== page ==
Cover image for The Cambridge companion to Giotto
The Cambridge companion to Giotto
Derbes, Anne.
Publication Information:
Cambridge ; New York : Cambridge University Press, 2004.
Physical Description:
xix, 313 pages, 42 unnumbered pages of plates : illustrations ; 24 cm.
Format :


Call Number
Material Type
Home Location
Item Holds
ND623.G6 C2 2004 Adult Non-Fiction Non-Fiction Area

On Order



The Cambridge Companion to Giotto serves as an introduction to one of the most important masters of early Italian art. Providing an overview of his life and career, this volume offers essays by leading authorities on the critical reception of the artist, an analysis of workshop practices of the period, the complexities of religious and secular patronage, Giotto's innovations in painting and architecture, and close readings of his most celebrated work, the frescoes of the Arena Chapel in Padua. Designed to serve as an essential resource for students of late medieval and early Renaissance Italy, The Cambridge Companion to Giotto also provides a chronology of the artist's life and a select but comprehensive bibliography.

Reviews 1

Choice Review

Considered by many to be the father of Western painting, Giotto remains a compelling and mysterious personality. This modest-appearing volume is bursting at the seams with the newest and best on the artist, steering an admirable course between background information for the novice and cutting-edge analysis for the scholar. The 11 essays cover Giotto's autograph and associated works from the standpoint of iconography, technique, style, and issues of patronage--both secular and religious, as well as the painter's fortuna. A welcome feature is the placing of Giotto within the context of the mendicant and other religious orders of 14th-century Italy. There is a new tackling of the Assisi problem in terms of workshop management, presenting the St. Francis cycle--calculated here as taking about a year and a half--as a brilliantly choreographed affair calling for the moving of scaffolding, the passing back and forth of templates, and the meticulous adherence to preestablished "codes" of design. The bibliography is limited to essential items, but the notes are a goldmine of additional references. ^BSumming Up: Highly recommended. General readers; lower-division undergraduates through faculty. D. Pincus National Gallery of Art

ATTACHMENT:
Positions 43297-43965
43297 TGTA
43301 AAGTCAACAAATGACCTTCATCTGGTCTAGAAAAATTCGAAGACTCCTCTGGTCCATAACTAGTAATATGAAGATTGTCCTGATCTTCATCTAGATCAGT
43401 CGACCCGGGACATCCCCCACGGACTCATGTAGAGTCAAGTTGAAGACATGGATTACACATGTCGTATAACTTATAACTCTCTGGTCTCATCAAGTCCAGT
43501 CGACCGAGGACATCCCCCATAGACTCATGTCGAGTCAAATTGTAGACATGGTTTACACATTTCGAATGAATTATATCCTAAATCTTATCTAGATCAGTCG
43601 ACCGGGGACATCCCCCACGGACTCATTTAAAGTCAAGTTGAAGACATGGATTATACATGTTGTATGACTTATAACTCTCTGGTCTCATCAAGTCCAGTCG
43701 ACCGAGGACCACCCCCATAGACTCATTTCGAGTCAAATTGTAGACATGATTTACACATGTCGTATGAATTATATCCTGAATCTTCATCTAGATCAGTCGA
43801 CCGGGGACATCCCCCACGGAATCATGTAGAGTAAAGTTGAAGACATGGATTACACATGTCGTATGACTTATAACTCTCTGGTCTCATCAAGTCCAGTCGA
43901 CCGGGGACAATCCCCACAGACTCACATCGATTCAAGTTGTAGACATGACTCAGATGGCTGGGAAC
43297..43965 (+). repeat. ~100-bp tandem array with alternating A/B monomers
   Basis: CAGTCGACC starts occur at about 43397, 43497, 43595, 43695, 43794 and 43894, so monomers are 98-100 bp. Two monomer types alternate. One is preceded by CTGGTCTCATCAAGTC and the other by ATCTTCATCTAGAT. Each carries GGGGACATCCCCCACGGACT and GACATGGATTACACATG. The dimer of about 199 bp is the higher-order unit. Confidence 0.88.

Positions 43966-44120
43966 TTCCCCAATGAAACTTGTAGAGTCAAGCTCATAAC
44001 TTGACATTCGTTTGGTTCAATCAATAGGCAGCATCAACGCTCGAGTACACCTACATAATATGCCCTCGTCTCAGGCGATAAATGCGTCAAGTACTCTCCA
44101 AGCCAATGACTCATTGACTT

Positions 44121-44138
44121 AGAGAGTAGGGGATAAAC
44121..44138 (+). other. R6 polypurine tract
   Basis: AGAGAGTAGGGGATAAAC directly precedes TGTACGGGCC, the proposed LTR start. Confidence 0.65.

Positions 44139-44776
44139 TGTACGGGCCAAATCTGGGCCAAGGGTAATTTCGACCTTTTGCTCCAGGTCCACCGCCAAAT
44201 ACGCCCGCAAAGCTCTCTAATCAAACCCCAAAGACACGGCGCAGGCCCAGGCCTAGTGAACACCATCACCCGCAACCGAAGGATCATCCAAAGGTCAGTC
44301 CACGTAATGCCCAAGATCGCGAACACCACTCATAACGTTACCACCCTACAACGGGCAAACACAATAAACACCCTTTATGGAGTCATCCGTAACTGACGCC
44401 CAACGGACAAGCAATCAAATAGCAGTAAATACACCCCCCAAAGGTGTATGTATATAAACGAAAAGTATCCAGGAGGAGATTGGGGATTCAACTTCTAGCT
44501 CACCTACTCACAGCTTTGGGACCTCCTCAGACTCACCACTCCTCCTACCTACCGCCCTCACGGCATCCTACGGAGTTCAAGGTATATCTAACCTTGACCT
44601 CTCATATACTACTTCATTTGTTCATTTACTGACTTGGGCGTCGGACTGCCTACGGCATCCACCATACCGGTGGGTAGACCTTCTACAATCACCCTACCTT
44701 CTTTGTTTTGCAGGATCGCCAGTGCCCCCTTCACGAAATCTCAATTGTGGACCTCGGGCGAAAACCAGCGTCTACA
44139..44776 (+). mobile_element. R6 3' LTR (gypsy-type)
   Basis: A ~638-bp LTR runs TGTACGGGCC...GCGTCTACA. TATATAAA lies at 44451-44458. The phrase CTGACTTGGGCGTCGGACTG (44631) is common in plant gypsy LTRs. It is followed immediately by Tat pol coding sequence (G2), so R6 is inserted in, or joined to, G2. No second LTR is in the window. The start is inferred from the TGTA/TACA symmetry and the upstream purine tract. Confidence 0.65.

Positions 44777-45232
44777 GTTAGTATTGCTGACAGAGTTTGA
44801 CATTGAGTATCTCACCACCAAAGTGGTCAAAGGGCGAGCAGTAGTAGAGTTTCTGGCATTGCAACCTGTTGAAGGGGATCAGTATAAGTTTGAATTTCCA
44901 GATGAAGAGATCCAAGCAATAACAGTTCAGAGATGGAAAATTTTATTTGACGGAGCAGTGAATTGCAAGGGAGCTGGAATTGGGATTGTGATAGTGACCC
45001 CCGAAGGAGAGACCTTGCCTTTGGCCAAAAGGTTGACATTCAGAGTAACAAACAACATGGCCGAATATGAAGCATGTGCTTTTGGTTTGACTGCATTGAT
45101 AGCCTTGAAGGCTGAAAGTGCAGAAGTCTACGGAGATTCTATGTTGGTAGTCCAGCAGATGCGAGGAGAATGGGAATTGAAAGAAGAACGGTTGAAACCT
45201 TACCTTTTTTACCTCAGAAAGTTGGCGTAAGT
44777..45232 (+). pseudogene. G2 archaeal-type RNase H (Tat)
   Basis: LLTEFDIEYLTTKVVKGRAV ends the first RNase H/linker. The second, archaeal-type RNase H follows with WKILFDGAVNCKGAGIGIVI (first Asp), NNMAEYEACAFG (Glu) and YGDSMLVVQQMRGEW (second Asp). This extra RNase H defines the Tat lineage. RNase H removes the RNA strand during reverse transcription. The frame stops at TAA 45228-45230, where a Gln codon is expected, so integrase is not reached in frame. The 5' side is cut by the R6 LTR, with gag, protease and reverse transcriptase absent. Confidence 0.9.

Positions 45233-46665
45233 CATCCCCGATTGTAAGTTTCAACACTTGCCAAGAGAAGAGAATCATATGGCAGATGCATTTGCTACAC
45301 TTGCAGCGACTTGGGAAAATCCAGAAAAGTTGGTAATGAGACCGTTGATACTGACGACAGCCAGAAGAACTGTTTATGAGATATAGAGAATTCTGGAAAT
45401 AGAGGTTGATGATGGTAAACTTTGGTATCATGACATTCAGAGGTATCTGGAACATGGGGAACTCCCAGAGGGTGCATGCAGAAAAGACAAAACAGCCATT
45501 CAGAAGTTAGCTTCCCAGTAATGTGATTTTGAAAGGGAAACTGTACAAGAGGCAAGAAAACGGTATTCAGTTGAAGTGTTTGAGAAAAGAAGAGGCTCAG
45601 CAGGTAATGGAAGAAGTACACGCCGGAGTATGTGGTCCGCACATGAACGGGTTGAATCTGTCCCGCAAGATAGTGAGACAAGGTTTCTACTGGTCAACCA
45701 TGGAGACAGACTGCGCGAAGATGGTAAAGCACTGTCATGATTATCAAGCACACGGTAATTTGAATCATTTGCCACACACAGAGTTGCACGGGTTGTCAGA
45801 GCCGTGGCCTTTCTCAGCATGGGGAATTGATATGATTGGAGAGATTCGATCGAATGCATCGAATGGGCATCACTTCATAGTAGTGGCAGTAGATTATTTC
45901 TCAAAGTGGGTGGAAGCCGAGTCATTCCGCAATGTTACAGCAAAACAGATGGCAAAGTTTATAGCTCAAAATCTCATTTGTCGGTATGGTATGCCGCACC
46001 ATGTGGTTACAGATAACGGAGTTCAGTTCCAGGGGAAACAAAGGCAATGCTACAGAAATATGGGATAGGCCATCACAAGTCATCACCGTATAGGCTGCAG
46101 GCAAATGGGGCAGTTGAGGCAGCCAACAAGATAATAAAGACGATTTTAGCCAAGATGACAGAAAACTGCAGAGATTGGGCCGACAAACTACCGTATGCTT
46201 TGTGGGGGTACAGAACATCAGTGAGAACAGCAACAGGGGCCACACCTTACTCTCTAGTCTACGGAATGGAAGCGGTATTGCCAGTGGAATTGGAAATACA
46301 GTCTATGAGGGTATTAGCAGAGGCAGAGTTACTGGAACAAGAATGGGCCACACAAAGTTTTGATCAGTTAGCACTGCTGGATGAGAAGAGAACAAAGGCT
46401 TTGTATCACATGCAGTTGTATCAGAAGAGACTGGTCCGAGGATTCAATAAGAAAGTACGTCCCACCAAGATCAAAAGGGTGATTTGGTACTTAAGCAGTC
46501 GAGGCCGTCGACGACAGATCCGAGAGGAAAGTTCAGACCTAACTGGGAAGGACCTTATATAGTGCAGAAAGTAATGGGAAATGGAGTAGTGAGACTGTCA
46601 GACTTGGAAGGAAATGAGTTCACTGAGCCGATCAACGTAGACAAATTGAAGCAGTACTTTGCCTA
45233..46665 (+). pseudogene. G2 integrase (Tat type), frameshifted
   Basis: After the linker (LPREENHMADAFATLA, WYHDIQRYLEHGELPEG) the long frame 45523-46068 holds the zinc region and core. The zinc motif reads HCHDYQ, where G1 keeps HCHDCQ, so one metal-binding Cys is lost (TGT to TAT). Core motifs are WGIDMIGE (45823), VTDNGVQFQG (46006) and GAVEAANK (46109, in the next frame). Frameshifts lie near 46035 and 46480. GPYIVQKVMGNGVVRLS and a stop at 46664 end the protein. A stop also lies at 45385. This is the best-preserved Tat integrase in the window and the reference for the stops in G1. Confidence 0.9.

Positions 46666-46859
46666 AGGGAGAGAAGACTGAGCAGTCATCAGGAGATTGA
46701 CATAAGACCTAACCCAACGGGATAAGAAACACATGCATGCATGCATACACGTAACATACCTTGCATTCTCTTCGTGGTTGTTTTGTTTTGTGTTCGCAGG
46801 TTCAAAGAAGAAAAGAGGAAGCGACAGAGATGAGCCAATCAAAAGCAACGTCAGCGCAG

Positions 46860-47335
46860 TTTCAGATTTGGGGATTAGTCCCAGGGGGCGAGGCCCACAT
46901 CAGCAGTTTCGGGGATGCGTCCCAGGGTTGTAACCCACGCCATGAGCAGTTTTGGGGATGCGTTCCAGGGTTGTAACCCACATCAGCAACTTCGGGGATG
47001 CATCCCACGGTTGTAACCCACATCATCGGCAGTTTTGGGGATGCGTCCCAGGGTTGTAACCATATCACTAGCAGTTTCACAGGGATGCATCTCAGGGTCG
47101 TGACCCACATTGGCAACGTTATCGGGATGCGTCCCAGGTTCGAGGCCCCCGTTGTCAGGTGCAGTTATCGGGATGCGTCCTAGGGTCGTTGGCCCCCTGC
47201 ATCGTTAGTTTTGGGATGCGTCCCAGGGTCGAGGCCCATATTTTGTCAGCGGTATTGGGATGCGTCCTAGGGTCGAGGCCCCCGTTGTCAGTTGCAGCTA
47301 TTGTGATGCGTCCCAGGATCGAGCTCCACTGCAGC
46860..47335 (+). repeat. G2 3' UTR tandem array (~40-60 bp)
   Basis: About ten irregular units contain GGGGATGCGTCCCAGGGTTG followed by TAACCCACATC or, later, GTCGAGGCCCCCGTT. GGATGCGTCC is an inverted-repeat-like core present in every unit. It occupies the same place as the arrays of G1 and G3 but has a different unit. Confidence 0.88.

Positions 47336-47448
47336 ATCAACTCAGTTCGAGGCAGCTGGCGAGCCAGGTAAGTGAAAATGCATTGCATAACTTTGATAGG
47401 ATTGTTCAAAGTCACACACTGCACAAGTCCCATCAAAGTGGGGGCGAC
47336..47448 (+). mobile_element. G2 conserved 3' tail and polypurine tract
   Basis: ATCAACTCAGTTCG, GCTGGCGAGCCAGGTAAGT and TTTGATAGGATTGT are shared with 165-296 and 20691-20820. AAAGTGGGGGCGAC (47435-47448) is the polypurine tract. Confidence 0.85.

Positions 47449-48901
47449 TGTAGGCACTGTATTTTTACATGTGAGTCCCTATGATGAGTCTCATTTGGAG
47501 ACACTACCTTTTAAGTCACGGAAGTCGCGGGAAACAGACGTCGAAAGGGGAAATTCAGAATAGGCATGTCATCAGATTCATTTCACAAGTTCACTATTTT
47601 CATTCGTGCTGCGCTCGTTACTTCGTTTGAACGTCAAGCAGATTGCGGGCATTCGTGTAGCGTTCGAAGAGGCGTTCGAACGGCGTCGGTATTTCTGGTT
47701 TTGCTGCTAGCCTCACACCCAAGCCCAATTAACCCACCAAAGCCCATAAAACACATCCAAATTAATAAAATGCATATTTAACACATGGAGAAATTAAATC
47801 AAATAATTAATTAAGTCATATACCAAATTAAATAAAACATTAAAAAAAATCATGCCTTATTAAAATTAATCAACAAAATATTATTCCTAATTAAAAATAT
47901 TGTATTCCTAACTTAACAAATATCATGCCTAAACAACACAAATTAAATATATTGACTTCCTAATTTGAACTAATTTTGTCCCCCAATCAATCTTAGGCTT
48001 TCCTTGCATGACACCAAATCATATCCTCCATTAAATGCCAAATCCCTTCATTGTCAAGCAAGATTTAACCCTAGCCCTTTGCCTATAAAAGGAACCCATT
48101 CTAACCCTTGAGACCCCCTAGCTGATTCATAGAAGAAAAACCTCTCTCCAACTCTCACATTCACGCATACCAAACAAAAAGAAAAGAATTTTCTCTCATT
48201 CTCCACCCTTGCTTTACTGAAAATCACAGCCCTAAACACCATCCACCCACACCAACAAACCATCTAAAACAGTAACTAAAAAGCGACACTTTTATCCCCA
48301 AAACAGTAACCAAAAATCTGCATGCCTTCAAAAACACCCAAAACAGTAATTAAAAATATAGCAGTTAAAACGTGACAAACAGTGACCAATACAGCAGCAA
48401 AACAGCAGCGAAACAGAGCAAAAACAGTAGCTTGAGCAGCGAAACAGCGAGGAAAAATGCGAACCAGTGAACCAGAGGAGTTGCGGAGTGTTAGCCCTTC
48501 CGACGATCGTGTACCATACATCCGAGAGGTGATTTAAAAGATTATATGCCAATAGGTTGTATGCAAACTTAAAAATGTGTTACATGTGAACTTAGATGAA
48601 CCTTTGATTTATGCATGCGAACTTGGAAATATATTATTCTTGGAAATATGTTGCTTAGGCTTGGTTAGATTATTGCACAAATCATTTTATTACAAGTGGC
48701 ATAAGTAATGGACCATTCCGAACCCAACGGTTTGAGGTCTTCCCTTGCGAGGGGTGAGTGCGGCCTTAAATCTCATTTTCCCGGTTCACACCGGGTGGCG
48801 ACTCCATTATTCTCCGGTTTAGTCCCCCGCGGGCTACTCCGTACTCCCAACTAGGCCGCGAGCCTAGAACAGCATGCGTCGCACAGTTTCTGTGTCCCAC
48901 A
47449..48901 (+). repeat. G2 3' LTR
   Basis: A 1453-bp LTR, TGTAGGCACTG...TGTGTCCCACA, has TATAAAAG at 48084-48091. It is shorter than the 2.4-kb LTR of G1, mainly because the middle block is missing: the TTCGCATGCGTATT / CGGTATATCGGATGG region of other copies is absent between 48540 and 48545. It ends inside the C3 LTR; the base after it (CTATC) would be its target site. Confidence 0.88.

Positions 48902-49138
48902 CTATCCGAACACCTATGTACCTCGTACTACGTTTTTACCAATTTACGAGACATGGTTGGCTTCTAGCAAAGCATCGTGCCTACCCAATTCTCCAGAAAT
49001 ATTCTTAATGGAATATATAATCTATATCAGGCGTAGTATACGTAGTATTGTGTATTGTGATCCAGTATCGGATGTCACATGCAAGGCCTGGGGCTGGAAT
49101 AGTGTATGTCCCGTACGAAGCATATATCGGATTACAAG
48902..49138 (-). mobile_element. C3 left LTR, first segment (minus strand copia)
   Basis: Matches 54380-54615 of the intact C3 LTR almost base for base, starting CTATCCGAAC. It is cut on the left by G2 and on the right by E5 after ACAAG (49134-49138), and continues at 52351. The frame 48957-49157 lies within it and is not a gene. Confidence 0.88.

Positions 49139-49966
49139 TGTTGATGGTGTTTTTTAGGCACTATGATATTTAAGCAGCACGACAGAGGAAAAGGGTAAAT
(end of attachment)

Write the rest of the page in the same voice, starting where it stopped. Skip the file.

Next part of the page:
Table of Contents

1 Giotto past and present: an introductionAnne Derbes and Mark Sandona
2 In search of an artistHayden B. J. Maginnis
3 Giotto and the St Francis cycle at AssisiBruno Zanardi
4 Giotto's figuresWilliam Tronzo
5 Giotto and architectureGary M. Radke
6 Giotto and art for the friars: resolutions spiritual and artisticJoanna Cannon
7 Giotto and the figure of St FrancisWilliam R. Cook
8 The Ognissanti Madonna and the Humiliati order in FlorenceJulia Miller and Laurie Taylor-Mitchell
9 Giotto and his lay patronsBenjamin G. Kohl
10 Reading the Arena ChapelAnne Derbes and Mark Sandona
11 The legend of Giotto's wit and the Arena ChapelAndrew Ladis